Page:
I’ve been finding it easy to slide into unconscious, mindless, and reactive response patterns lately. Some childhood patterns are rearing their pretty little heads again, asking for more care, courage, and consciousness from my adult self. I’m reminding myself to stay grounded, well-fed, well-rested, and well-resourced as layers of internal material arise to be metabolized.  

Whenever I find myself in places like this, I find it helpful to contemplate and rest in the spaces between external stimuli and my internal responses.  

Creating more space, more breathing room, more consciousness between the things “coming at me” and the things “rising up in me” is a helpful practice when I am feeling off-kilter.  

I’ve been especially sensitive to ways in which I’ve been interacting with technology and the various devices in my home. Sometimes, I feel like I’m tied to my phone and email, a bit like a puppet on a string.  

For example, I’m having a conversation with a friend, and it goes like this:

Their phone dings: some notification has arrived. 
“Sorry,” they say, “I just need to get this…” 
They send a quick text and then focus back on me. 
Minutes later, my phone dings.  
I glance down, surreptitiously skimming the incoming text without opening my phone. 
Perhaps I smile. 
My friend asks, “Something funny?”
“No, nothing,” I reply, realizing I prefer to keep the content private.  
I feel internally divided. Uneasy. 
My attention keeps getting split. Fragmented. 
“Where were we?” one of us asks the other.
“I’m not sure,” the other one replies, awkwardly trying to find a way back to a real, live connection with one another.  

Moments like these have become all too common and normalized in my daily life, and I’m tired of feeling internally divided each time something flutters across my phone screen or shows up in my email. 

I “drop” people energetically far more frequently than I want to be doing when I am with them. My relationships with myself and others pay a heavy price. I find myself more distracted than usual, more reactive than usual, more stressed out than usual.  

As I’ve begun to tune into my patterns around technology and more specially, the way I relate to technology while I am in conversations with real people, I’ve noticed that I impulsively respond to phone calls, texts, and emails in one of two ways: 

  1. I either reply almost instantly, wanting to get the notifications taken care of and eliminated as soon as possible; or 

  2. I let them go and wait to deal with them at a “later” time that hardly ever comes as they sink further and further below the visibility window on my email. It’s as if on a deeper level I know that I am so inundated with tasks and notifications and emails and texts that I either get back to people the instant that they reach out, or I risk three weeks passing before I tune back in again.  

Today, a few urgent-sounding emails arrived in my inbox. I began punching out quick replies, buying into the urgency of needing to respond immediately. Then a friend’s voice echoed in my mind: “Does this really need your attention right now? What would it be like to put more space between various stimuli and your response to them? What would it be like to come from more choicefulness, present, and grounded responsiveness?”  

I appreciate these questions. They slow me down. They help me drop into more self-connection.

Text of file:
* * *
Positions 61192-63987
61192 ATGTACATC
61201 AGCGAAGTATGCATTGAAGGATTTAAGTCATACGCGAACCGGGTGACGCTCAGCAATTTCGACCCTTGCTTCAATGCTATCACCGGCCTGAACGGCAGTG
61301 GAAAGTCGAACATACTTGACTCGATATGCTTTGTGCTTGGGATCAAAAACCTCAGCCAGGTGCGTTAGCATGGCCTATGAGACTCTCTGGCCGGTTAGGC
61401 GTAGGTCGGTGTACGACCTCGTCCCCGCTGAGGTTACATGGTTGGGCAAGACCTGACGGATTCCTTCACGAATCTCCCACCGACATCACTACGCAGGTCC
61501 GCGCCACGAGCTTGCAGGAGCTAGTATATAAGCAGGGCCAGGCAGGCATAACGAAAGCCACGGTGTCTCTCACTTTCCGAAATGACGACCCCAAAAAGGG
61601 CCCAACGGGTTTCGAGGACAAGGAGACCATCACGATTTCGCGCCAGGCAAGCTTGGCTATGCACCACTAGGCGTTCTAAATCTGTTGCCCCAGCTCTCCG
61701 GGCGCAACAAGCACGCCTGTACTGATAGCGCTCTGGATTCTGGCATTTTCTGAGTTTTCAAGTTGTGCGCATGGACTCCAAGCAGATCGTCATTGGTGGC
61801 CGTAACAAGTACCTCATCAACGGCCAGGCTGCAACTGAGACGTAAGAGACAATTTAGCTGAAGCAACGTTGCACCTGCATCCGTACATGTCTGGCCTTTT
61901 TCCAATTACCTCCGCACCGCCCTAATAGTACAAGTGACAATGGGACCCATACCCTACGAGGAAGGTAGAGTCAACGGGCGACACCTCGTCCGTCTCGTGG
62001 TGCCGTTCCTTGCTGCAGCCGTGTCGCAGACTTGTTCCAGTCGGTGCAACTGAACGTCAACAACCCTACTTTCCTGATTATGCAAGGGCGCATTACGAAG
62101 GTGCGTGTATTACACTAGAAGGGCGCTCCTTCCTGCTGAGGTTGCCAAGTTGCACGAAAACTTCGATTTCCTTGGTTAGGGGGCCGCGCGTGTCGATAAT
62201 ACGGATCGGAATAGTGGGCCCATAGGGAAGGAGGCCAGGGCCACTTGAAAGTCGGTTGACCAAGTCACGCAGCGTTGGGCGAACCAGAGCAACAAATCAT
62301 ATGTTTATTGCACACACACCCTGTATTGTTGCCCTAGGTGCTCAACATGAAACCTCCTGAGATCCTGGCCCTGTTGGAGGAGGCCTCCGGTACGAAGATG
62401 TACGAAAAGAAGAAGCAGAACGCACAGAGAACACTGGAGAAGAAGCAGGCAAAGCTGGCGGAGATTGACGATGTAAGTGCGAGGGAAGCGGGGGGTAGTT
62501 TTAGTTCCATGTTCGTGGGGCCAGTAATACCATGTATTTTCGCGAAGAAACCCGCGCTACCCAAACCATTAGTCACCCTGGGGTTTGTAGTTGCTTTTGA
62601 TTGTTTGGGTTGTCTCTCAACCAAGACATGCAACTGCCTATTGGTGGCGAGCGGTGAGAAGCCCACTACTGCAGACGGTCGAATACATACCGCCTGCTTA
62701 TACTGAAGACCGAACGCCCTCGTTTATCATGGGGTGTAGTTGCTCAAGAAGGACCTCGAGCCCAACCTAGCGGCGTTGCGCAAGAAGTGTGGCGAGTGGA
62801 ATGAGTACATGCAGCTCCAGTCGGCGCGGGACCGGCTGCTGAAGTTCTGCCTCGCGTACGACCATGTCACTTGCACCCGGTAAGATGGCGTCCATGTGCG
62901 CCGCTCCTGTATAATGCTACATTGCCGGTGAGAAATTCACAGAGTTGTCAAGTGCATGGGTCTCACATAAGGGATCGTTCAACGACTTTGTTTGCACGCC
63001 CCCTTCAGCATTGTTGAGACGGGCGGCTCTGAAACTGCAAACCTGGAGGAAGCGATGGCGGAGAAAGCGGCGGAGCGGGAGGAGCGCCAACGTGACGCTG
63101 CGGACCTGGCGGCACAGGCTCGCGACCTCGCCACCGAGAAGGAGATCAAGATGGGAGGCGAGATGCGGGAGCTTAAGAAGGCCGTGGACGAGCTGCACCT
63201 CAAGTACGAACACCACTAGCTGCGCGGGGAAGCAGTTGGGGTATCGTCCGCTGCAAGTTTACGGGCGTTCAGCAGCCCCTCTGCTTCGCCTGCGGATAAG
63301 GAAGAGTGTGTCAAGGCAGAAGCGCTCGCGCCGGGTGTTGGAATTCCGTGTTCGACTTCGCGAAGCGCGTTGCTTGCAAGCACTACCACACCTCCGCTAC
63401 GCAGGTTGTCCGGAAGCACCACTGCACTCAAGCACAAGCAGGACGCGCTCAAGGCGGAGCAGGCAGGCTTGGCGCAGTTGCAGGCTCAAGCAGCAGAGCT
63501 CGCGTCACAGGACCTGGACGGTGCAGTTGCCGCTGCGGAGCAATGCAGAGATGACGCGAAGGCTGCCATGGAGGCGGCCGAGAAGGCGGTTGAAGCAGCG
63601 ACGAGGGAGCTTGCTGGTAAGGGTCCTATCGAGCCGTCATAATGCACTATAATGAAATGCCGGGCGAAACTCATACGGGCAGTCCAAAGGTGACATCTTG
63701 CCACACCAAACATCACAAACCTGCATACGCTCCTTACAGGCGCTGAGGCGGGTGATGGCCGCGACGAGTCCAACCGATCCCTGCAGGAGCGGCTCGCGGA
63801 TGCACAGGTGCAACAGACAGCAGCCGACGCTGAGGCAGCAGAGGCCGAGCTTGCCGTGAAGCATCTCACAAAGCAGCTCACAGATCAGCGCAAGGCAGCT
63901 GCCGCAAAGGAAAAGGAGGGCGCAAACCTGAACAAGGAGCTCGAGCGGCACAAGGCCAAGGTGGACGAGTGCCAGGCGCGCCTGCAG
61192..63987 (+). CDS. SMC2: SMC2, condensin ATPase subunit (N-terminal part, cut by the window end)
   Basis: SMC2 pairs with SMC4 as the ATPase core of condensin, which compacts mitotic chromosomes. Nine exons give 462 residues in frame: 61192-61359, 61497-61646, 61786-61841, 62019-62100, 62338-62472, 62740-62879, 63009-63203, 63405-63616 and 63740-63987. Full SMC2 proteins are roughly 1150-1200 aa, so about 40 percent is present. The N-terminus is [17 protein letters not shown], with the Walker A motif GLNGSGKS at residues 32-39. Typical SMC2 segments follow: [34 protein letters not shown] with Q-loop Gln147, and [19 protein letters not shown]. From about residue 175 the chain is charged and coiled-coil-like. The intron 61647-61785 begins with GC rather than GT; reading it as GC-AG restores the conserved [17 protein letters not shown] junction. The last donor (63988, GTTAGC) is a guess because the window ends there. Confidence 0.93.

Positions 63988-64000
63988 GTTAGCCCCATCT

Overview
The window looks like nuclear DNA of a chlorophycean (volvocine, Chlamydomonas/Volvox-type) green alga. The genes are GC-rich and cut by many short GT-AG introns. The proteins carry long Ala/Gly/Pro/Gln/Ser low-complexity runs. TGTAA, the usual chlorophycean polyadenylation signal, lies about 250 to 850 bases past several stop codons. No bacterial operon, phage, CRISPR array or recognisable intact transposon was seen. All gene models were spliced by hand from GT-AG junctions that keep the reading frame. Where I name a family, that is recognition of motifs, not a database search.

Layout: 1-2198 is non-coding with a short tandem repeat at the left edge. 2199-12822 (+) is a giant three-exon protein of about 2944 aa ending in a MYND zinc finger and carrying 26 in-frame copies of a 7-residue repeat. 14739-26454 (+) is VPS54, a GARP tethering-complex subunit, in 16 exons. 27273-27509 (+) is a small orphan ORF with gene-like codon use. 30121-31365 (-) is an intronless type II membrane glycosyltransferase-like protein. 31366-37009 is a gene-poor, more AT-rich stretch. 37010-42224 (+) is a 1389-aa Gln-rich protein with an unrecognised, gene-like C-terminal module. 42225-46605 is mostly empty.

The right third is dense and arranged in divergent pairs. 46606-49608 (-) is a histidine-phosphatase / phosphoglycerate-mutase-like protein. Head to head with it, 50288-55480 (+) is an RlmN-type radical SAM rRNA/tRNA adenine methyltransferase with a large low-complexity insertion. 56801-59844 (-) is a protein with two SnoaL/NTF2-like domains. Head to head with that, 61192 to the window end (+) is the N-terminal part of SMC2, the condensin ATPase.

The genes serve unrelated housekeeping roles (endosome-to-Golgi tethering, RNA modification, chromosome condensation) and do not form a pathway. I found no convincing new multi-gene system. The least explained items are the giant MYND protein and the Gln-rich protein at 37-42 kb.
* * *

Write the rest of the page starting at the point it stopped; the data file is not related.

The growth process for me happens like this: 

  1. Habitual and unconscious living

  2. Becoming aware of these patterns getting replayed

  3. With awareness, practicing self-compassion so that I don’t turn on myself or others 

  4. With awareness and self-compassion, having a moment of choice

  5. With choice, having the freedom and power to co-create a new path forward

I’d like to be more present in all my moments. I’d like to be more choiceful and responsive to stimuli in my life. I’d like to be more mindful and conscious about what I am actually doing with my attention instead of letting it be hijacked by the incessant and relentless dinging and buzzing and tiny red numbers that hijack my freedoms.

I find myself imagining something new, something better:

I imagine more internal spaciousness around the stimuli coming at me and the way in which I do — and do not — engage with said stimuli.  

I imagine staying focused and task-oriented when I interact with my devices, making sure they are serving me as tools to further my own deeper purpose, mission, and values in life.  

I imagine scheduling time each day to attend fully to their voracious, greedy demands for my time and attention and having a clear stopping point. 

I imagine long periods of time each day in conversation and presence with myself and other real people, attending fully to the relational spaces that embrace and nourish our beings.  

I imagine my sovereignty and ability to choose my response. 

I imagine slowing things down and getting more present. 

I imagine more being and less doing, more loving and less tasking, more relating and less distracting, more presence and less avoidance. 

I imagine centering human connection and putting devices back in their proper places, both literally and metaphorically.

Some questions to consider:

  • What is running you these days, instead of you running it?  

  • What tools are you finding yourself enslaved to, rather than using them to enhance your well-being and relationships? 

  • Where have you inadvertently given away your power to external stimuli, instead of staying grounded and choiceful in your own conscious, creative awareness?  

This week, find places where you can create more space between a stimulus and your response.  

Set an intention to stay connected to your own ability to choose and respond instead of just reacting, and then watch (with oodles of self-compassion) where you get stuck, where you stumble and where you soar.  


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